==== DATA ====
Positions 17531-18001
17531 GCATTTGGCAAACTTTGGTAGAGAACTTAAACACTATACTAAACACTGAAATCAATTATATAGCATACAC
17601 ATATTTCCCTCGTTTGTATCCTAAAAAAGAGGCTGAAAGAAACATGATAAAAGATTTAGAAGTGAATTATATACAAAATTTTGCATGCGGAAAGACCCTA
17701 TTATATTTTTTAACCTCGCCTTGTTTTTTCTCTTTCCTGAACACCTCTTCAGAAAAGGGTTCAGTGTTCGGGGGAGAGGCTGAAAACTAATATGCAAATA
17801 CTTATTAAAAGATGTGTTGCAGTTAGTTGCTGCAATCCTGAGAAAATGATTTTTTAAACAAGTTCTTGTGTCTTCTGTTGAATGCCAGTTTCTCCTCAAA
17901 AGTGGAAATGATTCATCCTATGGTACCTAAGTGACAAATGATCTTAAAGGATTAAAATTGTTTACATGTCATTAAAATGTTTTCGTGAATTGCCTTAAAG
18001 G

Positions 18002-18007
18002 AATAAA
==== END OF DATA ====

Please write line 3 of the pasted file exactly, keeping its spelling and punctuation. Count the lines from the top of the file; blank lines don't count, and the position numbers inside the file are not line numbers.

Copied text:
17601 ATATTTCCCTCGTTTGTATCCTAAAAAAGAGGCTGAAAGAAACATGATAAAAGATTTAGAAGTGAATTATATACAAAATTTTGCATGCGGAAAGACCCTA